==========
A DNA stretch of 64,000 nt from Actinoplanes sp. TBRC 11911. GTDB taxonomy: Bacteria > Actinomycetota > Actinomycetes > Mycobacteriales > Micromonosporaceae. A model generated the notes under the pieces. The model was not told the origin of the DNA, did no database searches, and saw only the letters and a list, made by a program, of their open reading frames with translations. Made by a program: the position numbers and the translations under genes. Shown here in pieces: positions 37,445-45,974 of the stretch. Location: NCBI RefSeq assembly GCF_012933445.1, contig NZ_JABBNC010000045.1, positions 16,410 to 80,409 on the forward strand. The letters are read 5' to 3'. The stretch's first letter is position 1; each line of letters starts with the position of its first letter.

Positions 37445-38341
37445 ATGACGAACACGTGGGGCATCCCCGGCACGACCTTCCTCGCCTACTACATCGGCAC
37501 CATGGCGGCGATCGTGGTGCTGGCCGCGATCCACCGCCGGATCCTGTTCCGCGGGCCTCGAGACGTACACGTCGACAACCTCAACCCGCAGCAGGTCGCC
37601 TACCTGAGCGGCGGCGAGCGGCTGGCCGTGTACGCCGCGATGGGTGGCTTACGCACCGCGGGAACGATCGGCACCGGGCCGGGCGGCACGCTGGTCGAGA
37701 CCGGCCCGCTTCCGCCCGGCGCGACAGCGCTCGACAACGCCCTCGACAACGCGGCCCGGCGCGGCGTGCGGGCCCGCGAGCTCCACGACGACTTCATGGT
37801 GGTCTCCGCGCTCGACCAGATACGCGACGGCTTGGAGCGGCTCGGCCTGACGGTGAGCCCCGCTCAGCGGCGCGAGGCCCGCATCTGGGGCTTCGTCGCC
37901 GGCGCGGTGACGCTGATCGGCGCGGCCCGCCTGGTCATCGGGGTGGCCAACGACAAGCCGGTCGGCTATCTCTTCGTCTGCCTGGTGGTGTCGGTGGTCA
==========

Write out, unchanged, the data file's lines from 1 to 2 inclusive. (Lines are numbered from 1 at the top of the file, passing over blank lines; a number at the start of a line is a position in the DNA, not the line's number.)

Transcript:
A DNA stretch of 64,000 nt from Actinoplanes sp. TBRC 11911. GTDB taxonomy: Bacteria > Actinomycetota > Actinomycetes > Mycobacteriales > Micromonosporaceae. A model generated the notes under the pieces. The model was not told the origin of the DNA, did no database searches, and saw only the letters and a list, made by a program, of their open reading frames with translations. Made by a program: the position numbers and the translations under genes. Shown here in pieces: positions 37,445-45,974 of the stretch. Location: NCBI RefSeq assembly GCF_012933445.1, contig NZ_JABBNC010000045.1, positions 16,410 to 80,409 on the forward strand. The letters are read 5' to 3'. The stretch's first letter is position 1; each line of letters starts with the position of its first letter.

Positions 37445-38341